pracma R package

I’ve used the pracma package in R for a while now. My main use, I’ll confess, is because it provides a convenient method for sampling orthonormal matrices. The first time I was faced with this task (16 years ago) I had to code up my own version of the Stewart algorithm in Java. The algorithm works by iteratively applying a series of Householder transformations – see for example the blog post by Rick Wicklin for a description and implementation of the algorithm. However, now that I predominantly use R and python the implementation of the Stewart algorithm in pracma is extremely handy and follows a similar form to the other random variate sampling functions in base R – see below,

library( pracma )

nDim <- 100 # set dimension of matrix
orthoMatrix <- rortho( nDim )

More recently I've been exploring the pracma package further, and I've been continually amazed how many useful little utility methods are available in the package – all the little methods for doing numerical scientific calculations that I was taught as an undergraduate  – methods that I have ended up coding from scratch multiple times. Ok, the package describes itself as 'practical numerical math routines' so I guess I shouldn't be surprised.

Manchester R User Group Meetup – May 2017

At the latest Manchester R User Group meeting (organized by Mango Solutions) Leanne Fitzpatrick from HelloSoda gave a talk on Deploying Models in a Machine Learning Environment.

Leanne spoke about how the use of Docker had speeded up the deployment of machine learning models into the production environment, and had also enabled easier monitoring and updating of the models.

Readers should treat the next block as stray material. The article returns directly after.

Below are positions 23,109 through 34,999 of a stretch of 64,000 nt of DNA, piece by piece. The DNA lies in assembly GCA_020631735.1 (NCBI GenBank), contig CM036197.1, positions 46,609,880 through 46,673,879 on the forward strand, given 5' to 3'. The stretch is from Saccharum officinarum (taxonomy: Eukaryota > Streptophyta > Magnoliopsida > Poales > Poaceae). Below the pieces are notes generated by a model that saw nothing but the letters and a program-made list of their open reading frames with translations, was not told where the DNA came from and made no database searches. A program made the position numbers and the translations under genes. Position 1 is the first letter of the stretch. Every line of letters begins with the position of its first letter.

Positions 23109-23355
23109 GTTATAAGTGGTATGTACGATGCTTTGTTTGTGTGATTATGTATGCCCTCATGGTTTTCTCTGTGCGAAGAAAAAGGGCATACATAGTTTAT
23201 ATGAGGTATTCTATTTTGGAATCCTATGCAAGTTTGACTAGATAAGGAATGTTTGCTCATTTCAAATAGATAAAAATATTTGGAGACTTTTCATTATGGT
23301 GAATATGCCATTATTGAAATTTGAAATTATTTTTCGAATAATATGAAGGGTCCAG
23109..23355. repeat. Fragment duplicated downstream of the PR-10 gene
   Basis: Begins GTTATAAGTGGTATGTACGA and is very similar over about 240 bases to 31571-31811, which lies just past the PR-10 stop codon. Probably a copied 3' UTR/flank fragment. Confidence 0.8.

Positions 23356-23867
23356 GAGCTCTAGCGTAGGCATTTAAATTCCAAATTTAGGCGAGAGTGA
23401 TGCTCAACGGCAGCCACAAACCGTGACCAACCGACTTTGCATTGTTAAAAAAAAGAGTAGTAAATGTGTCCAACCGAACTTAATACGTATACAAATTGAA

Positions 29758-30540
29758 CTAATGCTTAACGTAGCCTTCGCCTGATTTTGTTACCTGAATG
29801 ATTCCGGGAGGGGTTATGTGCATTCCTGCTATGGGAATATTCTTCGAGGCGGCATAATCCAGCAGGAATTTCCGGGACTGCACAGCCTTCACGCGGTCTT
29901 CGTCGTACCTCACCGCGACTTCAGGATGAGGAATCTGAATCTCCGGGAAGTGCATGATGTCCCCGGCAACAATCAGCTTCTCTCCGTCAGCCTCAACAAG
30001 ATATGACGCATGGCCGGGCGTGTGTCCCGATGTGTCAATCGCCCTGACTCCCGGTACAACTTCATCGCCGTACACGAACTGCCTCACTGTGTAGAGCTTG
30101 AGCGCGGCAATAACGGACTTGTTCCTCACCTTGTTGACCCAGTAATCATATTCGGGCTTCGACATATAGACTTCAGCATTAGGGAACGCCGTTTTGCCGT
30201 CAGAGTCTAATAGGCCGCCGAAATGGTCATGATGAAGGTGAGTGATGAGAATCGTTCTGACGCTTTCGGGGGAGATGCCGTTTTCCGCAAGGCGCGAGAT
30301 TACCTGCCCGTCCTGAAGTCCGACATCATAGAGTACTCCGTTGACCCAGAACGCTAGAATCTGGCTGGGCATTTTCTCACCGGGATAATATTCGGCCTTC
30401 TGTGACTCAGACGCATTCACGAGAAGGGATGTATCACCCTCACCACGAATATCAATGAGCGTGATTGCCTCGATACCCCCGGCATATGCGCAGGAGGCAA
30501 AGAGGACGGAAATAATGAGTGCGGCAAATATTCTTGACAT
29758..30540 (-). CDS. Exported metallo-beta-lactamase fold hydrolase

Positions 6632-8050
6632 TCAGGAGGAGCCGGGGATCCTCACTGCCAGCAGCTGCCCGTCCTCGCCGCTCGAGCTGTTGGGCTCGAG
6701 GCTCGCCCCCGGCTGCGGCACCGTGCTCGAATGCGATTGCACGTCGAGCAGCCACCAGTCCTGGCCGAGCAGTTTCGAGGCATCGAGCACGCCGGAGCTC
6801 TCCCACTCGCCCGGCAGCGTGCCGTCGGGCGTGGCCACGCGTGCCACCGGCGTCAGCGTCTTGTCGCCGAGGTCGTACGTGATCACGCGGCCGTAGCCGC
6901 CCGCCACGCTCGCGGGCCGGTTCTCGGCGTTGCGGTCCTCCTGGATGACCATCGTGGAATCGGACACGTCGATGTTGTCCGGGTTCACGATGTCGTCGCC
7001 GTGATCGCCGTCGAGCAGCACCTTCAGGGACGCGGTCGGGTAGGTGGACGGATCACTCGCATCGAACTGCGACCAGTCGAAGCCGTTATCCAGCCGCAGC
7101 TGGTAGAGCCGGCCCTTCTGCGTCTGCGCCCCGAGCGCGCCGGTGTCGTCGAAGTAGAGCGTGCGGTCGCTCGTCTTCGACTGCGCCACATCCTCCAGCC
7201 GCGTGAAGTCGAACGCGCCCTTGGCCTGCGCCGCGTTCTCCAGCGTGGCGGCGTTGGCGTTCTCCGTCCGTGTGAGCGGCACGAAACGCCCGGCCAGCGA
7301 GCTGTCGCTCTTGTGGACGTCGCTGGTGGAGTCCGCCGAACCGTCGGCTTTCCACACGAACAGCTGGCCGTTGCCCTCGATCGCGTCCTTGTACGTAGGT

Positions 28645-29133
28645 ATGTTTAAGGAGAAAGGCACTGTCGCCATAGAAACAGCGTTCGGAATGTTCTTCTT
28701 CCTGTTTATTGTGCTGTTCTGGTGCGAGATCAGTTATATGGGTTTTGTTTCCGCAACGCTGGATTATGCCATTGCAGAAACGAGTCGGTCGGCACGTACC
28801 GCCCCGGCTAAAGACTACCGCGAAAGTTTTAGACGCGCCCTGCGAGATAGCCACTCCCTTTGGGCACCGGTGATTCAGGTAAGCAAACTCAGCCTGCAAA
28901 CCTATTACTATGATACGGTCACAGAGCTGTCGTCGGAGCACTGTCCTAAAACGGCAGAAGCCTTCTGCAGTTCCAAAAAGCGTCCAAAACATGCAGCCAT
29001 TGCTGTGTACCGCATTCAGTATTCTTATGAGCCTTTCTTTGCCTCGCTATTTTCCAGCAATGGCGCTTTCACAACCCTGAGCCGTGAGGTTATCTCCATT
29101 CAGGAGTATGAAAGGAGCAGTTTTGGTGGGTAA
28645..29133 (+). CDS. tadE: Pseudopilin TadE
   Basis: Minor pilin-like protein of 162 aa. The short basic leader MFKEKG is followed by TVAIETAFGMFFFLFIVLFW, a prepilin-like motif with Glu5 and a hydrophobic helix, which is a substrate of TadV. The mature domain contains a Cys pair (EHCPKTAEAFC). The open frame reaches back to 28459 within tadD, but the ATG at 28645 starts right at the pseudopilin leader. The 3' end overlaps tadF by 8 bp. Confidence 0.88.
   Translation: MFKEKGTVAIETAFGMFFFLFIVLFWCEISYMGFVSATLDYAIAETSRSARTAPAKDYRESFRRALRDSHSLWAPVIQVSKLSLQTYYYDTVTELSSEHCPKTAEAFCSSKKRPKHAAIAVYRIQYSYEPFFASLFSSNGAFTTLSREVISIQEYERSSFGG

One of the additional benefits, and Leanne alluded that this may even have been the original motivation, was that of reducing the barriers between the data scientists and software engineers in the company. Data Science is an extremely broad church, encompassing a wide range of skill-sets and disciplines. Inevitably, there can be culture-clashes between those who consider themselves to be from the ‘science’ side of Data Science, and those from the engineering side of Data Science. Scientists are people who like to explore data, develop proof-of-concept projects, but who are often not the most disciplined in code writing and organization, and for whom operational deployment of a model is the last stage in their thinking. Scientists break things. Scientists like to break things. Scientists learn by breaking things.

Scientists are different (taken from

Data Scientists who break things can be seen as an annoyance to those responsible for maintaining the operational infrastructure.

Obviously, in a commercial environment the data scientists and software engineers/developers need to work as efficiently together as possible. The conclusion that Leanne presented in her talk suggested that HelloSoda have taken some steps towards solving this problem through their use of containerization of the models.  I say, ‘some steps’, as I can’t believe that any organization can completely remove all such barriers. Having worked in inter-disciplinary teams in both the commercial world and in academic research I’ve seen some teams work well together and others not. What tools and protocols an organization can use to generally reduce the barriers between investigative Data Science and operational Data Science is something that intrigues me – something for a longer post maybe.